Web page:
Needs: So many needs. A ton of needs. The Bears aren’t drafting at No. 3 overall because of bad luck — it’s because they have a bad team, and Chicago could pretty much pick a player at any position and justify it. The most pressing needs are on the defensive side of the ball — defensive line and cornerback stand out, but safety, and inside linebacker aren’t exactly overflowing with talent either — but Chicago coulda also use a few wide receivers, a tight end, a couple of offensive linemen, and a quarterback.
Picks: First Round (3), Second Round (36), Third Round (67), Fourth Round (111,117), Fifth Round (147), Seventh Round (221)
John David MercerJohn David Mercer-USA TODAY Sports
Marshon Lattimore, CB, Ohio State
The Bears have needs all over the field, but it’s amazing how much better a defense becomes when one side of the field is shut down. That’s what Lattimore could do at the NFL level — he has all the physical traits of a lock-down corner, and while there are injury and experience concerns, the Bears cannot pass on what is clearly the best player at a position of extreme need
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DeShone Kizer, QB, Notre Dame
Kizer has the highest upside of any quarterback in this draft class, and frankly, I don’t see it as being all that close. He’s a somewhat infuriating prospect, because he can make all the throws, and then some, but at times finds it nearly impossible to complete a five-yard toss into the flat. Still, it’s shocking that he looks like he could fall out of the first round as the fourth (!!!) quarterback selected. The Bears signed Mike Glennon in the offseason, but he’s clearly a stop-gap option under center — Chicago can move on from him whenever they want. That said, he gives the Bears an opportunity to draft a quarterback who might need a year on the bench, as Kizer does. He has an incredible arm, prototypical frame, is lauded for his intelligence and comes from an offensive system at Notre Dame that should make his transition to the NFL level much easier. If this guy is available at the start of the second round, the Bears have to take him.
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Dalvin Tomlinson, DT, Alabama
Chicago’s move to a 3-4 base defense last year was — let’s go with shaky. The difficulty in transition was particularly evident on the defensive line. The Bears' need for a nose tackle (0 or 1 technique) and at least one 5-technique is huge. Don’t be surprised if they address the defensive end issue early — perhaps with Alabama’s Jonathan Allen at No. 3. But when it comes to a nose tackle, there isn’t a Day 1 pick to be had. In fact, the first true 0 technique might not go until the third or fourth round. That player might be Tomlinson, who was consistent and sound and an unsung hero of one of the best collegiate defenses in recent memory. He can handle two gaps, is adept at tossing off guards to snag a ball carrier, and will also provide some pop on passing downs — he easily could be a three-down nose, a rarity in the league. Oh, and he might be the smartest player in the draft. Chicago would be wise to cash in an extra pick to move up to land him in the second round.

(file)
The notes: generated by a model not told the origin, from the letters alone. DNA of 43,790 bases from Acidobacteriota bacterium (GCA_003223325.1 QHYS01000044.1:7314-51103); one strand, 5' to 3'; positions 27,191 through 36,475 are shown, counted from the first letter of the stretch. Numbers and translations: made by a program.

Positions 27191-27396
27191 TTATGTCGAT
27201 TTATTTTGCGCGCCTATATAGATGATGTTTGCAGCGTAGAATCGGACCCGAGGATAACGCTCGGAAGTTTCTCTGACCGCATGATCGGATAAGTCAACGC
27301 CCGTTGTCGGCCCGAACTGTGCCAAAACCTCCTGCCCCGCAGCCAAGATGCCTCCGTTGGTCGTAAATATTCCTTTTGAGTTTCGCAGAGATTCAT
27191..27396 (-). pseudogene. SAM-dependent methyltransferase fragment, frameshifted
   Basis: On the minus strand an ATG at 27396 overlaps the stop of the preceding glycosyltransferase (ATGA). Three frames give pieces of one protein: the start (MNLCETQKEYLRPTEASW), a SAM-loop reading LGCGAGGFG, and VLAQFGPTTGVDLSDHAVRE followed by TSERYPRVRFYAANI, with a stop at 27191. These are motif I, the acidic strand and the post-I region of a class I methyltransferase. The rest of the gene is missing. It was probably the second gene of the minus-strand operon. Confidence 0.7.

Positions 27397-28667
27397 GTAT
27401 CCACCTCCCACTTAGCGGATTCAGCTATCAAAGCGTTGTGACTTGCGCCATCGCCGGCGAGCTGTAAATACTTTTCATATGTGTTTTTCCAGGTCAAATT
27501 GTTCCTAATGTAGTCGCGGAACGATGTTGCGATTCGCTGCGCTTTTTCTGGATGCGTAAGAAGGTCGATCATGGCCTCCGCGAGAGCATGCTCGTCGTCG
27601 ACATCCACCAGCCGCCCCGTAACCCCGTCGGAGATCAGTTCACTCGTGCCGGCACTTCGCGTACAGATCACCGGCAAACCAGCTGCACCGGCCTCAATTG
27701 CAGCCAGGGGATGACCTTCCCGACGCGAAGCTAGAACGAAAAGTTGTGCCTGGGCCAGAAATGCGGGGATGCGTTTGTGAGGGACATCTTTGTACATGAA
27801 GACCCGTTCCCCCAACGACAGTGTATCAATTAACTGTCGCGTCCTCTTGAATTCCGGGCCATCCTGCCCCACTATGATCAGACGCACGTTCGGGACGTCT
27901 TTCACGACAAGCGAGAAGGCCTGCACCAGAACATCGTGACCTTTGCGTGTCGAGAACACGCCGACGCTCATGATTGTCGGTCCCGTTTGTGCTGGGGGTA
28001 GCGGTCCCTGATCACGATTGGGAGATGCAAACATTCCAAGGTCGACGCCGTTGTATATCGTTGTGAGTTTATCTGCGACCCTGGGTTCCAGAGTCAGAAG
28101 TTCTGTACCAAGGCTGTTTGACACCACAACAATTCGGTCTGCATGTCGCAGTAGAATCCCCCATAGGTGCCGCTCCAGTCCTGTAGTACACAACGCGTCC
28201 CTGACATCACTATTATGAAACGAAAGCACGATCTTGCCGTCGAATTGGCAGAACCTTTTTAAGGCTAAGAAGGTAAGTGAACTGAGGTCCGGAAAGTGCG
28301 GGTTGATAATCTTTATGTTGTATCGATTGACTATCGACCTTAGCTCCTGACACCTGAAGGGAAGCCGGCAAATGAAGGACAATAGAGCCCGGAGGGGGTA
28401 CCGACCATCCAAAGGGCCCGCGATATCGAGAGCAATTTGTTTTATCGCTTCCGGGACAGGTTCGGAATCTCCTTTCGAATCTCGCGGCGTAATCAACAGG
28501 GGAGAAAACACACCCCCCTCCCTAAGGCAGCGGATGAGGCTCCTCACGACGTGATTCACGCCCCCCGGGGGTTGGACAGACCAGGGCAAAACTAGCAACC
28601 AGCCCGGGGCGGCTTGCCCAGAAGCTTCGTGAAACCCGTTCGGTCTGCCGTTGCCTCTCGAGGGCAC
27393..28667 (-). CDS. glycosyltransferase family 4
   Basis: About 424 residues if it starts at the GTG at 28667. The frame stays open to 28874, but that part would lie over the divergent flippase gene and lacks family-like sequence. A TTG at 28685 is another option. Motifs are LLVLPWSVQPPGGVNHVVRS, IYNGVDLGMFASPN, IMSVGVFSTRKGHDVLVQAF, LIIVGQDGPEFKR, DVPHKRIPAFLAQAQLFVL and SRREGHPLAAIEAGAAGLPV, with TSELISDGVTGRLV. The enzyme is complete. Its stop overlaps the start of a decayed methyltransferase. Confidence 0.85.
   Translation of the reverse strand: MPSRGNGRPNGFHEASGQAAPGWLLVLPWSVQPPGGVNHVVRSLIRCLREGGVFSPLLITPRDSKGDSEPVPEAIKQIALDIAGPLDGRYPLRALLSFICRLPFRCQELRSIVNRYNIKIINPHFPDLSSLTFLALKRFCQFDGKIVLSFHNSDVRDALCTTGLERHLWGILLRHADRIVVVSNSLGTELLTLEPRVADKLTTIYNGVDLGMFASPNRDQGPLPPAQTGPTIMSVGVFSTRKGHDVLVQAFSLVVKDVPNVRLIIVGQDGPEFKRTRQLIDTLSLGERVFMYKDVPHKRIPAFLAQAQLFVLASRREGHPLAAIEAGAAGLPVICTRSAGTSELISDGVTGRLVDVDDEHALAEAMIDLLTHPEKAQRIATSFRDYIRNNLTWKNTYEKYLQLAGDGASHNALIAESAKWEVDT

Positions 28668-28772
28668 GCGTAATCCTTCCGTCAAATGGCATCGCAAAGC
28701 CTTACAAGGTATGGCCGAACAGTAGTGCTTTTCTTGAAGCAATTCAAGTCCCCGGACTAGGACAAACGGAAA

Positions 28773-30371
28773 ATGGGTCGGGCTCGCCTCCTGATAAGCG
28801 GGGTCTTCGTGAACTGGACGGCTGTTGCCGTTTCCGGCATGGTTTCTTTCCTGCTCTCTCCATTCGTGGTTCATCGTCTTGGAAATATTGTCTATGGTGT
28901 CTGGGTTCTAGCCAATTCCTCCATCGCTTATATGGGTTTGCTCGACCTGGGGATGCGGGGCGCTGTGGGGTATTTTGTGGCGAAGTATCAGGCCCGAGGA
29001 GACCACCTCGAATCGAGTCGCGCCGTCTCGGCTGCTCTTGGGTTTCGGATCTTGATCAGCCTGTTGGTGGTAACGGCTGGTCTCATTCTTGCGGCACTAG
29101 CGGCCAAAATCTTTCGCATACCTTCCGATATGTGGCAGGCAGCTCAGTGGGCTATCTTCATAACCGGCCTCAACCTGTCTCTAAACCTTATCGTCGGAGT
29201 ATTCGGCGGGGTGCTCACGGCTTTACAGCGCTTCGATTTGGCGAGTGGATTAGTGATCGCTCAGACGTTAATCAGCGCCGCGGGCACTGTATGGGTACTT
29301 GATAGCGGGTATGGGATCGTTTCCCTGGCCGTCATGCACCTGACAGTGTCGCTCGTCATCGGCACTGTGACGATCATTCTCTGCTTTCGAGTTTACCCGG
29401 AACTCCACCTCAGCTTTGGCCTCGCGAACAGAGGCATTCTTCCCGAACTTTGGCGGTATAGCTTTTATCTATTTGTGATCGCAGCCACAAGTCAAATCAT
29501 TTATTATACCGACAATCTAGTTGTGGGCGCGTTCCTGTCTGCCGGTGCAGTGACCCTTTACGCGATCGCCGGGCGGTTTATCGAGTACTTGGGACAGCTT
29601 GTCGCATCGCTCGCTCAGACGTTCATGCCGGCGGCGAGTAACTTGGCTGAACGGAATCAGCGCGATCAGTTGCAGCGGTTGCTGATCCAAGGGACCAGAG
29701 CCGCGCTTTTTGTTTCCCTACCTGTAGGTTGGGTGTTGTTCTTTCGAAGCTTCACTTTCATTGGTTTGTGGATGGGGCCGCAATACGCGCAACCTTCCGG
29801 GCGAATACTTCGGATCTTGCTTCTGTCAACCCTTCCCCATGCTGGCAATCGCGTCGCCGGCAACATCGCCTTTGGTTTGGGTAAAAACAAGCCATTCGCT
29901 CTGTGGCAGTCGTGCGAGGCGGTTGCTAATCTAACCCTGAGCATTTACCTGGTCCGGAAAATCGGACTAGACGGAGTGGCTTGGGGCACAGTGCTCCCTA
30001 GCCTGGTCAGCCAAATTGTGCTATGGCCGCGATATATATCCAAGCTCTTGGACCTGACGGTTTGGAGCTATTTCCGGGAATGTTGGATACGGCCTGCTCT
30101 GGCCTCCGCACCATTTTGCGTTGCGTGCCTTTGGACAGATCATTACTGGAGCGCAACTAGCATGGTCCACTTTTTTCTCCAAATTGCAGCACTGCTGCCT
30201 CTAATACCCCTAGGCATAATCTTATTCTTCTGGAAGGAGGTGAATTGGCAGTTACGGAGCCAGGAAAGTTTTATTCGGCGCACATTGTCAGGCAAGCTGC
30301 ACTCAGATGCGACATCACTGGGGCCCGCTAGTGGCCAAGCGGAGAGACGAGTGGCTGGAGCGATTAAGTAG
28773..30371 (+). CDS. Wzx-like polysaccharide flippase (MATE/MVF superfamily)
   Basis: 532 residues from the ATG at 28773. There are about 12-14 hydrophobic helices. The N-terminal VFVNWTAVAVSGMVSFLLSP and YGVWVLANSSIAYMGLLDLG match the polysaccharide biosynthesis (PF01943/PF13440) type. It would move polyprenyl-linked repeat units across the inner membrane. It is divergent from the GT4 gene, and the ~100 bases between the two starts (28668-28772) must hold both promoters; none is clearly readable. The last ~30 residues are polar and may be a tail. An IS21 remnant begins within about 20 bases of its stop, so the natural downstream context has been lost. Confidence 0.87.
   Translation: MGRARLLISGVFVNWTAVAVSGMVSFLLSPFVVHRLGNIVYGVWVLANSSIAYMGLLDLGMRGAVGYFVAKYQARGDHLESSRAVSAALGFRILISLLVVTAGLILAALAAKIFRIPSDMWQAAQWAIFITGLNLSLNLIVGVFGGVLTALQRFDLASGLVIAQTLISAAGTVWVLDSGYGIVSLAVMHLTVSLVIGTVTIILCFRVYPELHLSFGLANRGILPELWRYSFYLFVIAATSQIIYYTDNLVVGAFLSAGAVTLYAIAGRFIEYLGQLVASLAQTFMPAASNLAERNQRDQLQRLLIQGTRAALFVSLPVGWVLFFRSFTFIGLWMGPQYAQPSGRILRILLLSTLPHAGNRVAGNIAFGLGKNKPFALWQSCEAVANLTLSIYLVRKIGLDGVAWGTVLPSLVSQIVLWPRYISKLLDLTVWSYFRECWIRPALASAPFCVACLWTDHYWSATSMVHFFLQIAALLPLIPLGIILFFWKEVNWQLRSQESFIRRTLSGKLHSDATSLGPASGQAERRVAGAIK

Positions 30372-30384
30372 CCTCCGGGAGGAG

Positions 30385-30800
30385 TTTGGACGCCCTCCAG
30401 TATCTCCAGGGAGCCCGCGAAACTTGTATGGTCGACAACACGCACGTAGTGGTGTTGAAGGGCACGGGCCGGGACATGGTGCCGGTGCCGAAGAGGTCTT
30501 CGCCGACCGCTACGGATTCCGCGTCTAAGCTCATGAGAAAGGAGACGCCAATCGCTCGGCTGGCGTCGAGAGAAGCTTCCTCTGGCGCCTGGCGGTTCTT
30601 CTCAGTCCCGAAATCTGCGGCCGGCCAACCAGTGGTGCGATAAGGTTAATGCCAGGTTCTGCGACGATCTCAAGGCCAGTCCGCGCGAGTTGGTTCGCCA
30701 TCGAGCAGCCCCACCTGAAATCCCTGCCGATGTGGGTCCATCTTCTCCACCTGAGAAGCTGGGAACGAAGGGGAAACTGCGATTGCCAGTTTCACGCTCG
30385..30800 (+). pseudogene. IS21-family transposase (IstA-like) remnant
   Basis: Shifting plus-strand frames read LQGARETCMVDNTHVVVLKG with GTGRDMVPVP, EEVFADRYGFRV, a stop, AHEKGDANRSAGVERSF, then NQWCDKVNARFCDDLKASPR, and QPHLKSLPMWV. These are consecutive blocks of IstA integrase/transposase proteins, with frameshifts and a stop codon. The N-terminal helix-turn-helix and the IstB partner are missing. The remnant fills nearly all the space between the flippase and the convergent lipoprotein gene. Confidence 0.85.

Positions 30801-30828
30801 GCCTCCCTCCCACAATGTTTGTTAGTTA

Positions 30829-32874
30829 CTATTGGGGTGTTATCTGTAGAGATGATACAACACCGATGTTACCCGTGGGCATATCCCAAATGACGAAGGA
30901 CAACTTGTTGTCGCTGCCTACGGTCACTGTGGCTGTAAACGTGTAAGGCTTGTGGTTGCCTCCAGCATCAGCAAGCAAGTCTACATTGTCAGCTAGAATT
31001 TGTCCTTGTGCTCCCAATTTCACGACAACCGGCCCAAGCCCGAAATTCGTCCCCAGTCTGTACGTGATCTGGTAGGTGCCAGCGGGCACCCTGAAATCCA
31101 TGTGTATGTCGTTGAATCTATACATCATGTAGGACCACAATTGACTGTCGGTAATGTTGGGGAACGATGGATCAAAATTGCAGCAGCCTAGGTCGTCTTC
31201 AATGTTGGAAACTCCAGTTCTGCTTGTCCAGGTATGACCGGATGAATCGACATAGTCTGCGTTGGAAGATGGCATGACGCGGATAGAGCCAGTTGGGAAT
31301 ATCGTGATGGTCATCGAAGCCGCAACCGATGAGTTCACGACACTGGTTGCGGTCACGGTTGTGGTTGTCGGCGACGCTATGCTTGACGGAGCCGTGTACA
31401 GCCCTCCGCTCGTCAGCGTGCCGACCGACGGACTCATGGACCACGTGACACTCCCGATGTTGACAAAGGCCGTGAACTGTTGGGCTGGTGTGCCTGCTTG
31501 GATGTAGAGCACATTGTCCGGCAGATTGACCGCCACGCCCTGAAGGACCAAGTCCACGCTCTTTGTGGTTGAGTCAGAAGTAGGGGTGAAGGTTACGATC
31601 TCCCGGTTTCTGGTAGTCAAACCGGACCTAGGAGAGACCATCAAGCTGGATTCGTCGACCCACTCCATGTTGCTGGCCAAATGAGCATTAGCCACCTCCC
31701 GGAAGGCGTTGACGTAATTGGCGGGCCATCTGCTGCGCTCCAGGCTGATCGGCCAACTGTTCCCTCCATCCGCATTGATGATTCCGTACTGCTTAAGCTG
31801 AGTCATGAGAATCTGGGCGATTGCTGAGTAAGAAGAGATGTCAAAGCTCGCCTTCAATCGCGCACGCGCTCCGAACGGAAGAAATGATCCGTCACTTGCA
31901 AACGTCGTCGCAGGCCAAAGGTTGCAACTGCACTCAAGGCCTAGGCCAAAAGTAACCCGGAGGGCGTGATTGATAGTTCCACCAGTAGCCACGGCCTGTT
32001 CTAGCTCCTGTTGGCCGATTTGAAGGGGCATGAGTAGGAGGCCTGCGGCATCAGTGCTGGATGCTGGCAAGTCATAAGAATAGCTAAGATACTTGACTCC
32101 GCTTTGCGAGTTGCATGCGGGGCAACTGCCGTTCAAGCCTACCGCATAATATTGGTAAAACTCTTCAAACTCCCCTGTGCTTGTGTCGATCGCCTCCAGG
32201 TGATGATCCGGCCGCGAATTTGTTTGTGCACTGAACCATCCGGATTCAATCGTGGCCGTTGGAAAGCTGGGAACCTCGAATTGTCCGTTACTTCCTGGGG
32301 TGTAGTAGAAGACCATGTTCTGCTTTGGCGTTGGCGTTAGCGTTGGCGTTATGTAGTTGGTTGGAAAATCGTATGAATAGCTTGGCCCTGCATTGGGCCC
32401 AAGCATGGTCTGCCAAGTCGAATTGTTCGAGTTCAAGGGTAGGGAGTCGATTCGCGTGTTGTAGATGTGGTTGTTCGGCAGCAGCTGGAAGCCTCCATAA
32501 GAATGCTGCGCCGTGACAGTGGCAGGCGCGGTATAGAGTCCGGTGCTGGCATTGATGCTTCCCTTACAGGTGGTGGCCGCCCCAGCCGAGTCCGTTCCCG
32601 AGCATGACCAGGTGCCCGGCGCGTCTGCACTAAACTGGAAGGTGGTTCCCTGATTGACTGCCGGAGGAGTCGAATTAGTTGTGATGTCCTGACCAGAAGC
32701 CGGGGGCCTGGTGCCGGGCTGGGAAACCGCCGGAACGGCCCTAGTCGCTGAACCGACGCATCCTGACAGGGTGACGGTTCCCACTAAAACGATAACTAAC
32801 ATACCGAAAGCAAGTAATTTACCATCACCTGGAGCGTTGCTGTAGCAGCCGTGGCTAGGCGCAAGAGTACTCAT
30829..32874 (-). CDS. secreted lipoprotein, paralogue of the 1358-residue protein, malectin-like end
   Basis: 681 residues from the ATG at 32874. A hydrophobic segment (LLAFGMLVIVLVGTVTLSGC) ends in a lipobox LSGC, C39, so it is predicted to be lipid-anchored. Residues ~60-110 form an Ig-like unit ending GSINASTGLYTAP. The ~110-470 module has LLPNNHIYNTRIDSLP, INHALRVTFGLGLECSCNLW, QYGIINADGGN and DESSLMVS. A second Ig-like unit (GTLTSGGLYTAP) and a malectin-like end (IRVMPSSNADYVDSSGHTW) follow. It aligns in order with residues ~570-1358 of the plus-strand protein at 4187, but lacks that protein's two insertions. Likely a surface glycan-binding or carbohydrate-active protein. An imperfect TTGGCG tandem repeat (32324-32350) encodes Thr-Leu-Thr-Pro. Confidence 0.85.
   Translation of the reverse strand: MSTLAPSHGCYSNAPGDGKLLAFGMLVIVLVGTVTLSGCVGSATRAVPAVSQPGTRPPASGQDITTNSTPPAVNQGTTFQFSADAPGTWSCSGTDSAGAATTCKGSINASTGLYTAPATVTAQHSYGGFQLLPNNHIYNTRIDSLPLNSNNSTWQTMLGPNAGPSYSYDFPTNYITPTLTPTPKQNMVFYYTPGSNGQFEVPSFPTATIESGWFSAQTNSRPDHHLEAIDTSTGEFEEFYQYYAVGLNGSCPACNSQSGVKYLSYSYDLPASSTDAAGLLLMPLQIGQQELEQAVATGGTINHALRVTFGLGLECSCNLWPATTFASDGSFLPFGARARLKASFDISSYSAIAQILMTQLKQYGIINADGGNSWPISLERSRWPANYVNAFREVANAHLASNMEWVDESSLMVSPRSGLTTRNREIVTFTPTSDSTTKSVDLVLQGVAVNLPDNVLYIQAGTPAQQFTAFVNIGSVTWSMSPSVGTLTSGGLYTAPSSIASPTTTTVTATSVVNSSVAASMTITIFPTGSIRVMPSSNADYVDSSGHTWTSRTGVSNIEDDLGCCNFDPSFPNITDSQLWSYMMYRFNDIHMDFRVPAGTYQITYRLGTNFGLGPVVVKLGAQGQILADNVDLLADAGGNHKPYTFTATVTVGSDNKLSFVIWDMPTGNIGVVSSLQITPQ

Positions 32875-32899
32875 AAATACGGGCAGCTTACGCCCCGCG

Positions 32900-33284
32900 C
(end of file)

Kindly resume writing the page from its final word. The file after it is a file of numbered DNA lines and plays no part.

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Zane Gonzalez, K, Arizona State
Five of the top six scorers in the NFL last season were kickers. A great kicker can change an offense — meanwhile, Chicago has Connor Barth, who is replacement-level at best. Gonzalez is a day 2 talent who might fall to day 3 because of the stigma around drafting a kicker early (particularly after Roberto Aguayo’s struggles last year.) He went 16-for-16 inside of 50 yards and 7-for-9 from 50-plus his senior season. He’s a weapon and for a team that’s looking to land long-term weapons, he’s worthy of a mid-round pick.
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Joe Mathis, DE, Washington
A late-round pick — Mathis is a strong scheme fit for the Bears’ defense, as he can play both standing up and with his hand on the ground. He was tremendously productive in his senior year, registering 20 hurries on 114 pass rushing snaps and showing stoutness against the run, though the small sample size, because of injury, has significantly hurt his draft stock. He’s not particularly athletic or twitchy, and the success that he had wasn’t against the best competition, but as a pick in the 200s, he could well be worth the gamble — he can be a depth outside linebacker with the upside to be a starter down the line with good coaching.
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